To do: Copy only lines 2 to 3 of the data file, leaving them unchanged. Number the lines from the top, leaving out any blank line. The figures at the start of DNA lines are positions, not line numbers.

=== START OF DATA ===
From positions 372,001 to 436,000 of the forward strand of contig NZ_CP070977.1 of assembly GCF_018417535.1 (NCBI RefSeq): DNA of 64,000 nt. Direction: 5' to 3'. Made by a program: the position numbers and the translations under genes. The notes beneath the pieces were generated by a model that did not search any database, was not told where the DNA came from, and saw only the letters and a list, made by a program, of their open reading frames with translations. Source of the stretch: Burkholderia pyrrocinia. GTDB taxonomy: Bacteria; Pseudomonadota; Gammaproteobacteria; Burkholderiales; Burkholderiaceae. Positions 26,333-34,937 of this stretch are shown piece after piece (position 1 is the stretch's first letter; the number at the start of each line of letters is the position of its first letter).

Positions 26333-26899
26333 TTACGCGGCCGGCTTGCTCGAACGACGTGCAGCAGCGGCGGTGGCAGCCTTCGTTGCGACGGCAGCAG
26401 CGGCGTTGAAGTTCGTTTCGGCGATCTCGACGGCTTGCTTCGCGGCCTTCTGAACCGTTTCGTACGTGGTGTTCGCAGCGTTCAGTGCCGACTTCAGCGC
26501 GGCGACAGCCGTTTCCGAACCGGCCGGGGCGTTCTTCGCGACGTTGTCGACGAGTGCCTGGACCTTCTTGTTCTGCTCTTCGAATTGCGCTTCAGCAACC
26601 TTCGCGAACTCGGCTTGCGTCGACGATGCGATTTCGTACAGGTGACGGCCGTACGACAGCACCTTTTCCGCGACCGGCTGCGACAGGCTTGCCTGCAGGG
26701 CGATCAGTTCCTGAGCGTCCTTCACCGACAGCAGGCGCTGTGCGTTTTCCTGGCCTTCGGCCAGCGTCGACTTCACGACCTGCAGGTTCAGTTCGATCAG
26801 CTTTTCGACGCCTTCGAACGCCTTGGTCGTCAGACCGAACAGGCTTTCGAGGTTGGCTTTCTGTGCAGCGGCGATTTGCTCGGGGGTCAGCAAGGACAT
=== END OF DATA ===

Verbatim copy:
Positions 26333-26899
26333 TTACGCGGCCGGCTTGCTCGAACGACGTGCAGCAGCGGCGGTGGCAGCCTTCGTTGCGACGGCAGCAG